I currently teach two courses in which I use the text Philosophy and the City: Classic to Contemporary Writings.
One course is a philosophy elective offered in a traditional semester format. This syllabus is organized in such a way that we take two quick trips through the history of philosophy in relation to the two major philosophical questions--what is a city? what is citizenship? We then spend the rest of the course focused on questions that have emerged primarily in modernity. In this version, I integrate the use of case studies from part II of the book into a study of readings from Part I.
Another course is offered as a seminar for adults in the local community. This course is designed to be participatory in nature; the seminar participants read brief selections each week and are charged with representing that philosopher's view in relation to one of the major issues raised in the Philosophy Matters/City Matters section (Part II) of the book: What is a City? What is Citizenship? Understanding Urban Identity and Diversity; The Built Environment; and Social Justice and the Ethics of the City.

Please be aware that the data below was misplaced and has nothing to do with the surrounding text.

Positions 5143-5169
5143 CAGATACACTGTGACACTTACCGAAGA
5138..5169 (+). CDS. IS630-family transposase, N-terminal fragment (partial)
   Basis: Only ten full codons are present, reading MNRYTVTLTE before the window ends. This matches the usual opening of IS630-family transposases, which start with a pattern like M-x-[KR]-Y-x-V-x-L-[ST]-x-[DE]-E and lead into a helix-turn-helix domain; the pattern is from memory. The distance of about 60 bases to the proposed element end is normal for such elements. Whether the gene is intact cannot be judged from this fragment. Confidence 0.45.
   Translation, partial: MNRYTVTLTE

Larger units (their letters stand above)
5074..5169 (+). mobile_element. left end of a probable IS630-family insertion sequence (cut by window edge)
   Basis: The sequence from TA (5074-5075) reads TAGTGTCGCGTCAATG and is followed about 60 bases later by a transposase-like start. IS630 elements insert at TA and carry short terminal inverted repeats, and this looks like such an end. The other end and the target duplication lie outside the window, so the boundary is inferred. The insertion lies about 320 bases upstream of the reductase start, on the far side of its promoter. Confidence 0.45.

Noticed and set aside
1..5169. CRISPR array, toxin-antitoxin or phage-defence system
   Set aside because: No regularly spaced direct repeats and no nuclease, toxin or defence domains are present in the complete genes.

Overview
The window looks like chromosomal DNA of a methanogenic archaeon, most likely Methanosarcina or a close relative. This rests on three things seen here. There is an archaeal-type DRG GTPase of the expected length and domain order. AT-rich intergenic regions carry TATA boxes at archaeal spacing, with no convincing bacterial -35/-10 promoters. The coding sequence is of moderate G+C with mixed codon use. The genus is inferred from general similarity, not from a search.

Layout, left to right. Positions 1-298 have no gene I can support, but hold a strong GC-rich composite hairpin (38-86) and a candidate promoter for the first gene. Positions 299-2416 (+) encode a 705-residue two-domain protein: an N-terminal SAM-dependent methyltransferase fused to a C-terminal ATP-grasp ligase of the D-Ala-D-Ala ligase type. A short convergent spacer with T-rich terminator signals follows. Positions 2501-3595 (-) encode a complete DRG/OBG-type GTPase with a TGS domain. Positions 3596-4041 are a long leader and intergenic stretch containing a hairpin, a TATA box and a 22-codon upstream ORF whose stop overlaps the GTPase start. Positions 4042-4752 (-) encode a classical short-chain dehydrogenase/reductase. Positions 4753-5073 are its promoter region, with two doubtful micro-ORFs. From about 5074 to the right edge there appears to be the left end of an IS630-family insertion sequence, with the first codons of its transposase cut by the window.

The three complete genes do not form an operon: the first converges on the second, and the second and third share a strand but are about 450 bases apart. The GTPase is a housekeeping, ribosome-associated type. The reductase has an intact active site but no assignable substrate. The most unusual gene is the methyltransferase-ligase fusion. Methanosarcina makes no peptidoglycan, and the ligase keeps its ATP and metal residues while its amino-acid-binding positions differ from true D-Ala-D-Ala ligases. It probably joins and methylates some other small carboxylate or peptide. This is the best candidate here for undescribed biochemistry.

I invite instructors to share their syllabi on the Philosophy and the City affinity group on the Public Philosophy Network site; membership is free.
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